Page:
When farmers explain why they decided to make the transition to organic, they typically mention the importance of price premiums, environmental stewardship, health concerns related to antibiotic and pesticide use, and personal values.

Three brothers standing in front of a tractor discussing their daily plans.
Brothers Kevin, Charlie and Allan Johnson (pictured from left to right) operate a 2,400-acre organic grain farm in South Dakota, along with Charlie’s adult son. The management-intensive nature of organic production allows this farm to support four partners. Photo by Jermaine Hinds, SARE

Charlie Johnson, who has been farming organically for decades near Madison, S.D., says he inherited his father’s principles when he took over the farm from him in 1980. “His belief is that the soil is a community, and for that community to be viable, it needs to be healthy,” Johnson says.

As a result, they began using practices that emphasize soil health and biodiversity, and stopped using synthetic pesticides and fertilizers on their farm, which is 2,400 acres and produces corn, soybeans, oats and alfalfa.

Today, Johnson’s view on organic agriculture goes beyond his father’s environmental values to embrace a focus on people and community. Because his approach to farming is management intensive—for example, through his use of a six-year crop rotation, mechanical weed control and composted manure—he works with his two brothers and his adult son as partners.

Our farm, even though it’s fairly large for organic, would probably only enable one or two people to be farming today, from a non-organic standpoint, whereas with organic farming, we’ve got four full-time farmers involved.

Charlie Johnson, Madison, S.D.

To him, this means more jobs in agriculture and more people who are able to remain in rural communities, allowing local schools, businesses and institutions to thrive.

Yield and Economics

The current high demand for organic products is a big motivator for many, and this sizable market is a sign of the USDA National Organic Program’s (NOP) success. Thirty years after Congress passed the Organic Foods Production Act, which established uniform national standards for producing, handling and certifying organic foods, U.S. organic sales have grown steadily each year and soared to new highs in 2020 with the COVID pandemic. According to the Organic Trade Association (OTA), sales jumped by a record 12.4% between 2019 and 2020, from $55.1 billion to $61.9 billion. It marked the first time that total sales of organic food and non-food products surpassed $60 billion.

Research shows that yields in organic systems are often lower than conventional ones, except during extreme weather situations such as drought, when they can be higher due to the healthier soils that organic practices create. However, because of strong sales and the higher prices organic products command, organic operations are usually more profitable than non-organic operations. A 2015 analysis of findings from 40 years of studies covering 55 crops across five continents found that organic agriculture was 22–35% more profitable than conventional agriculture (Crowder 2015). The analysis also found that organic operations required a breakeven price premium of only 5–7% compared to conventional, even when organic yields were 10–18% lower.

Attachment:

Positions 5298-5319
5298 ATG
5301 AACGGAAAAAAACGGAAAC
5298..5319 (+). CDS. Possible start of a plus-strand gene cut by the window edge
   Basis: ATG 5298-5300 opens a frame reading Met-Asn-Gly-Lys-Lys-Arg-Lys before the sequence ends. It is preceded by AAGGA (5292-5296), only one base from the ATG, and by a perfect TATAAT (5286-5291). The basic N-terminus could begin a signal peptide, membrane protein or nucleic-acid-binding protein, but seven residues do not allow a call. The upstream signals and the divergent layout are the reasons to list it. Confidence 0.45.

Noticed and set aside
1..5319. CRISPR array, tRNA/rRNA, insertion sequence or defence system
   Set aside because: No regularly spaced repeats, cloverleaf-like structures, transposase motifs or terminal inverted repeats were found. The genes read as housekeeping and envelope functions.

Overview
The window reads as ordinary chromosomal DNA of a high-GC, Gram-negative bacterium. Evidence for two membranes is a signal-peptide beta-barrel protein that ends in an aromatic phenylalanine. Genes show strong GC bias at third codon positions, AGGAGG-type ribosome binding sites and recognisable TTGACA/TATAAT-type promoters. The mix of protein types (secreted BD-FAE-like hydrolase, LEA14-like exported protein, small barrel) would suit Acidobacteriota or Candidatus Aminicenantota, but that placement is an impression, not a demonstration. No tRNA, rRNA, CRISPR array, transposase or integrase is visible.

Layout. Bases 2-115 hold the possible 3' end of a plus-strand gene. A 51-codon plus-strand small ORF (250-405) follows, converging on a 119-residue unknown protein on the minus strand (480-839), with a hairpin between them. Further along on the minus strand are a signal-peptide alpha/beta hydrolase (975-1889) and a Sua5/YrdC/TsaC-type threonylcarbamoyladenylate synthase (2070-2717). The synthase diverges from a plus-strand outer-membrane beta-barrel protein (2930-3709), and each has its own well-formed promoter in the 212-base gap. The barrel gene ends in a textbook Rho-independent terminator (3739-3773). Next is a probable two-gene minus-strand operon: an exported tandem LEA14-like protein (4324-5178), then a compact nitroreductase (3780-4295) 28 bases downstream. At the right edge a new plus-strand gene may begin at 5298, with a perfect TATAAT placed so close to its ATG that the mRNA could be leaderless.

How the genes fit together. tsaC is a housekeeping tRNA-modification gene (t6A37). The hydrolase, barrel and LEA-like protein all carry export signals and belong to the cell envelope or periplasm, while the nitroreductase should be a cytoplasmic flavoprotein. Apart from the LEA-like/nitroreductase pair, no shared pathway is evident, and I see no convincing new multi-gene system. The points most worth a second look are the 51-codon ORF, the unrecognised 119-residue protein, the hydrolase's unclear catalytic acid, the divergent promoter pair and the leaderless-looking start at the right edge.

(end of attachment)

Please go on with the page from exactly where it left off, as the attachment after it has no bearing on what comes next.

Resilience and Environmental Stewardship

Along with the economic benefits, many farmers who transition to organic are motivated by a conservation ethic. Years of research have shown that organic systems provide essential environmental benefits to humans, also known as “ecosystem services.” Examples of important ecosystem services associated with organic agriculture include:

  • Soil and nutrient cycling
  • Water quality protection and conservation
  • Habitat to support pollinators and wildlife
  • Waste decomposition and detoxification

In addition, organic farming practices may make farms and ranches more resilient to weather extremes caused by climate change, such as intense storms and drought, or extreme pest damage. This resilience and the aforementioned environmental benefits stem mainly from those organic practices that increase both biodiversity and soil organic matter. Because organic systems generally have higher soil organic matter, they tend to have better water retention, higher infiltration rates and better soil structure. The soil’s higher capacity to store and percolate water can make organic systems more resilient to ever-increasing weather fluctuations, such as floods and droughts; multiple studies have shown that in many instances organic farms do indeed outperform their conventional counterparts under severe drought conditions (Lockeretz 1981, Lotter 2003). Well-managed organic systems also have reduced soil erosion and nitrogen runoff.

Increased biodiversity at the field and landscape levels can be achieved through common organic practices such as crop rotation, conservation tillage and the inclusion of flowering plants around the farm. These practices work by providing resource-rich and disturbance-free habitat for important pollinators, beneficial insects and wildlife, which in turn provide further ecosystem services like crop pollination and pest management.

The Organic Mindset